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Traces the origins of the Sheela na gig from Medieval times to Paleolithic cave art
• Reveals the sacred display of the vulva to be a universal archetype and the most enduring image of creativity throughout the world
• Provides meditations on the Sheelas the author encountered in Ireland, England, Scotland, and Wales, allowing readers to commune with the power of these icons
• Includes more than 150 photographs and illustrations from around the world
For millennia, the human imagination has been devoted to the Goddess, so it is hardly a surprise to find images of supernatural females like Sheela na gigs adorning sacred and secular architecture throughout Ireland, England, Wales, and Scotland. Appearing on rural churches, castles, bridges, holy wells, tombs, and standing stones, these powerful images of a figure fearlessly displaying her vulva embody the power of the Dark Goddess over the mysteries of sex, life, death, and rebirth.
Exploring the art and myth of the Sheela na gig from Celtic and Classical times back to Paleolithic cave art, Starr Goode shows how the Sheela embraces a conundrum of opposites: she clearly offers up her ripe sex yet emanates a repelling menace from the upper half of her hag-like body. Through more than 150 photographs, the author shows how the Sheela is a goddess with the power to renew, a folk deity used to help women survive childbirth, and, as a guardian of doorways and castle walls, a liminal entity representing the gateway to the divine. She explains how these powerful images survived eradication during the rise of Christianity and retained their preeminent positions on sacred sites, including medieval churches.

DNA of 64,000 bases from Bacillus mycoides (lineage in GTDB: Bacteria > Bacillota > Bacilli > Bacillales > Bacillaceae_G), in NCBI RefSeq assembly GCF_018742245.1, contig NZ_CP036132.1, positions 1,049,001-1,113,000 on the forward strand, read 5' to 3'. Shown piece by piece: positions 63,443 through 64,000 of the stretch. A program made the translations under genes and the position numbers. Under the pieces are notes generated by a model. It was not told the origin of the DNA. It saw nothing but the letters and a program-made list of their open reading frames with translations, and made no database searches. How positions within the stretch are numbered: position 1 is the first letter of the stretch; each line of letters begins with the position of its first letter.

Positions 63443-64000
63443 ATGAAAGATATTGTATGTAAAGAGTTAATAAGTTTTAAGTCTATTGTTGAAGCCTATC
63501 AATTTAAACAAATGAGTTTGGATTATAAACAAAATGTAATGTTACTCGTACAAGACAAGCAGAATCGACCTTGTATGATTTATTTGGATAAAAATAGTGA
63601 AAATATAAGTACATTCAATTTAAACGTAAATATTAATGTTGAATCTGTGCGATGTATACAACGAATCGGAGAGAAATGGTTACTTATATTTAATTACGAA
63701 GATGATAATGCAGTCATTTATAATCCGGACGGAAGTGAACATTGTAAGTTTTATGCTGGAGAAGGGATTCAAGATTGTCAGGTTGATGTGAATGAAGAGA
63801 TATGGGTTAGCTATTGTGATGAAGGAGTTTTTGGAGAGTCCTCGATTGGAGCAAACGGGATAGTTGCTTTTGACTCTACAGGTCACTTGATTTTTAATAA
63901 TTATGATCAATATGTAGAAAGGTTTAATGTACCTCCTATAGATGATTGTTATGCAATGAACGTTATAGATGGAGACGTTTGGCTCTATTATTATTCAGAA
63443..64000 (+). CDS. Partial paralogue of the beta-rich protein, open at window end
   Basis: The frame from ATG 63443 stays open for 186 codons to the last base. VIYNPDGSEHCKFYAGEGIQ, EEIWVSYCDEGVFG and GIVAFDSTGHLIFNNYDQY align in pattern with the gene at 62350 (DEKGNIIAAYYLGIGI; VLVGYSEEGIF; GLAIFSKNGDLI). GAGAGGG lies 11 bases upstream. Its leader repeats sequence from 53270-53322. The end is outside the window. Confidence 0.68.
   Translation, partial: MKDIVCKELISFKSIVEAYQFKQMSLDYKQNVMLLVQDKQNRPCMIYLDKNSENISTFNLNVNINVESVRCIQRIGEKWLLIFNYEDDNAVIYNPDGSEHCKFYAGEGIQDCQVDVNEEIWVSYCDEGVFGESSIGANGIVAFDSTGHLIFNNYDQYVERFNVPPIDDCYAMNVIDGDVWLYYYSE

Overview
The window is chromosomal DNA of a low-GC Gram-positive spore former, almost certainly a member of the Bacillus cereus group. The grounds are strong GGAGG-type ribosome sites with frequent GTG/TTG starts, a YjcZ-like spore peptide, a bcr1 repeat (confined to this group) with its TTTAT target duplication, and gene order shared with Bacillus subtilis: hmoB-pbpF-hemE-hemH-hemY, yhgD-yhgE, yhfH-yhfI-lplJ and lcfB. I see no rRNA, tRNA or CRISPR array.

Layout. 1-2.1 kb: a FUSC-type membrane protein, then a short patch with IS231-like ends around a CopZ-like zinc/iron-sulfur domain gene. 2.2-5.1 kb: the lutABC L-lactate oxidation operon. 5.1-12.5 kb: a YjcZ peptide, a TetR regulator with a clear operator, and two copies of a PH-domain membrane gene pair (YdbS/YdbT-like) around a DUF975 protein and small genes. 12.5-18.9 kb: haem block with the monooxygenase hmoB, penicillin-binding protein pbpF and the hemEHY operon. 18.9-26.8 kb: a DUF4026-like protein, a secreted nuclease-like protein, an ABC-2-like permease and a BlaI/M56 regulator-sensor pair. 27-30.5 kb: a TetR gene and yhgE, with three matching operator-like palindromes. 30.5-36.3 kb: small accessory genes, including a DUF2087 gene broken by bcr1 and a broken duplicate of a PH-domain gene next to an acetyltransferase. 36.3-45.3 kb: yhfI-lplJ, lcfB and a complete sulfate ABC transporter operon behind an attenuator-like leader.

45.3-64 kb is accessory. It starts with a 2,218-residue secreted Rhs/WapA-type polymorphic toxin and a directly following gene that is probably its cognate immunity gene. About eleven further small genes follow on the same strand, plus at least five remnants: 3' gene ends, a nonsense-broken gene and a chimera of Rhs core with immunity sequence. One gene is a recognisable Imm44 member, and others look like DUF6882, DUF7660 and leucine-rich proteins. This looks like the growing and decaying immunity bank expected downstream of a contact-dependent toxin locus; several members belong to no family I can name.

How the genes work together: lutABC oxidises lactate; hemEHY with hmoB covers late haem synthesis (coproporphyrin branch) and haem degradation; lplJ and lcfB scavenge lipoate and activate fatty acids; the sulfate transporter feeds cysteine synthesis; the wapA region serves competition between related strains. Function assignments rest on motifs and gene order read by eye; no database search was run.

The author provides meditations on the individual Sheelas she encountered during her 25 years of research, allowing readers to commune with these icons and feel the power they emanate. Exploring comparable figures such as Baubo, Medusa, the Neolithic Frog Goddess, and vulva depictions in cave art, she reveals the female sacred display to be a universal archetype, the most enduring image of creativity throughout history, and illustrates how cultures from Africa and Ecuador to India and Australia possess similar images depicting goddesses parting their thighs to reveal sacred powers.
Explaining the role of the Sheela na gig in restoring the Divine Feminine, the author shows the Sheela to be an icon that makes visible the cycles of birth, death, and renewal all humans experience and a necessary antidote to centuries of suppression of the primal power of women, of nature, and of the imagination.